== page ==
Michael Harper

Michael is a senior medical student at the University of Colorado. Originally from Virginia, he attended the College of William and Mary in Virginia for undergraduate studies and earned a PhD in Immunology at the University of Colorado through the Medical Scientist Training Program studying innate immunity to HIV-1.





 



Project: "Adolescent Immune Responses to Vaccination against Mycobacterium tuberculosis"
August 28, 2016 - October 7, 2016
South Africa



 


What does the Kean Fellowship mean to you?
I’m excited for the opportunity to join the field of tropical medicine and to do research on preventing tuberculosis, an infectious disease of global importance. With acceptance into the Kean fellowship I feel I am being welcomed into the field. It is an important gateway through which I can pursue my dream of becoming a leader in tropical infectious disease research. During medical training, the demands of clinical training can obscure the bigger picture of what your place in medicine and the world may be. With the time I will spend in South Africa working with the HIV Vaccine Trials Network, I have the opportunity to look beyond residency training towards what my career may actually look like in practice. I am also excited to be able to attend the ASTMH Annual Meeting in November.

What do you anticipate learning?
For my project I will be directly involved in a Phase 1b trial of new tuberculosis vaccines. This trial has unique strengths not only in the scope of immunologic questions it is asking, but more importantly how it is being performed by local scientists. I will learn about the challenges of building laboratory capacity and maintaining international standards of good research practice in settings where the laboratory infrastructure is still being developed. Moreover, I will participate in volunteer recruitment, enrollment and follow-up. I will not only learn about healthcare delivery in South Africa, but the social aspects of what motivates volunteers to be involved in trials, and the barriers they have to accessing and maintaining care.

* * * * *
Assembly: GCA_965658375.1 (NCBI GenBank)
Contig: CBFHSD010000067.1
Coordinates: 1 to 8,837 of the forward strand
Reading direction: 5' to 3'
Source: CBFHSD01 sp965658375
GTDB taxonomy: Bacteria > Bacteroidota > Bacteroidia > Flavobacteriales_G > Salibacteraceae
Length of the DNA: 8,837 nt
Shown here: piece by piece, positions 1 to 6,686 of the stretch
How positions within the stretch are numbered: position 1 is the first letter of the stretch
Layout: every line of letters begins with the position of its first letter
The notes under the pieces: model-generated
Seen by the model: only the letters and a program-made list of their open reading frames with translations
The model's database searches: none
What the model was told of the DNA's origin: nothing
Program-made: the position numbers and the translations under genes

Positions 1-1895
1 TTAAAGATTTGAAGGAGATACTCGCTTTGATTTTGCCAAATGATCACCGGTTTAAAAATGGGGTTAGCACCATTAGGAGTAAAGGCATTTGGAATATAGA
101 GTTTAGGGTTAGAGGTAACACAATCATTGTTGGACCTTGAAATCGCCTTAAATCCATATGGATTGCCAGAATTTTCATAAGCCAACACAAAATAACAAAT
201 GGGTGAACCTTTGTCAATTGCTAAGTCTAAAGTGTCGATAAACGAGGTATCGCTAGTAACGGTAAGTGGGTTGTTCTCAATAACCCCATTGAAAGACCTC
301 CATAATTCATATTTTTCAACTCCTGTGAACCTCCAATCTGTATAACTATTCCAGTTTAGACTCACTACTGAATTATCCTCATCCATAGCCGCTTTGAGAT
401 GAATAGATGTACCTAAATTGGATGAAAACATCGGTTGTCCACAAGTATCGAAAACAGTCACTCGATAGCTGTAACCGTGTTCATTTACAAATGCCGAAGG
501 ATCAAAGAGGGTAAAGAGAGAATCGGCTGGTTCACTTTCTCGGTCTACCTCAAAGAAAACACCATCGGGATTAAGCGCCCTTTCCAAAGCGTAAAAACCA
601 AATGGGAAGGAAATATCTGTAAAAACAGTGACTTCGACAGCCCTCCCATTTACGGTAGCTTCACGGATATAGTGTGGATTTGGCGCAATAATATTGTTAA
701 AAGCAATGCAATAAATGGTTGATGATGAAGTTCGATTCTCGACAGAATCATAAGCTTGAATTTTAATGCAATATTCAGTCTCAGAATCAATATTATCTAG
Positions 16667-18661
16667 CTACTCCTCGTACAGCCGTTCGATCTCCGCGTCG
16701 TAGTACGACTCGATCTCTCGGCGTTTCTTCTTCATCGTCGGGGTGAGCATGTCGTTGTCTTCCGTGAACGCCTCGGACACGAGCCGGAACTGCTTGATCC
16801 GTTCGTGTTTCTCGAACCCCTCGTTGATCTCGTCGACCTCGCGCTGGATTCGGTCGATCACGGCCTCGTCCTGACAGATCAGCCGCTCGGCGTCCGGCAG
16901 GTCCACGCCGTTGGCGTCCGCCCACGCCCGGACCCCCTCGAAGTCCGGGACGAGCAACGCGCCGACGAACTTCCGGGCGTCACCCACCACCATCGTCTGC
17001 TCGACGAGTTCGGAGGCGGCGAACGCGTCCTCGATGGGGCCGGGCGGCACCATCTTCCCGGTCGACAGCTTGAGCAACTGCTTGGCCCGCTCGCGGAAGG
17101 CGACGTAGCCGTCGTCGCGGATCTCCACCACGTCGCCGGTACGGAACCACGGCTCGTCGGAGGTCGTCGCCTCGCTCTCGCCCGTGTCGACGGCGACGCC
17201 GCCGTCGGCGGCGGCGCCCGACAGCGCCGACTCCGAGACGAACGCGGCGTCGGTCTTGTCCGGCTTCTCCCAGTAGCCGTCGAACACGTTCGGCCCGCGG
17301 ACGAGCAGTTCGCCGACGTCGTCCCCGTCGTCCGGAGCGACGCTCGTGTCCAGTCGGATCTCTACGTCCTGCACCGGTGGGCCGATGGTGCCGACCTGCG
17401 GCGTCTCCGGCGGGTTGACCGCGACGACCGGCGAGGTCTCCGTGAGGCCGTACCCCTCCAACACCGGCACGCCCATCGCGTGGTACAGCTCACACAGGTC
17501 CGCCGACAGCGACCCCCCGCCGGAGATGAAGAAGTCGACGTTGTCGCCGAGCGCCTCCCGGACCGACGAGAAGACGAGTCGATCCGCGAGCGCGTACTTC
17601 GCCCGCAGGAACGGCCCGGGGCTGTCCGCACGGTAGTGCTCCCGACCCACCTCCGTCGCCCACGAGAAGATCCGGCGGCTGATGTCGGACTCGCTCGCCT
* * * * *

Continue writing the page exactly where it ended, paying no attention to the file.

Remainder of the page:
What interests you about tropical medicine and what problems are you interested in solving?
The aspect of tropical medicine that I am most interested in is infectious diseases. I want to be a leader in the development and implementation of novel vaccines. Infectious diseases hit tropical countries particularly hard and are a driving force of global economic disparities. It is important that vaccines are tested in the populations that stand to benefit the most from new vaccines. Not only does it improve the chance that trial data will accurately predict efficacy in the general population, but the development of a vaccine trial network paves the way for delivery of a fully licensed vaccine. The challenges faced in recruiting volunteers for trials are the very same that will limit vaccine delivery. In the future, I want to be involved in training local scientists and giving communities the tools they need to better fight tropical diseases.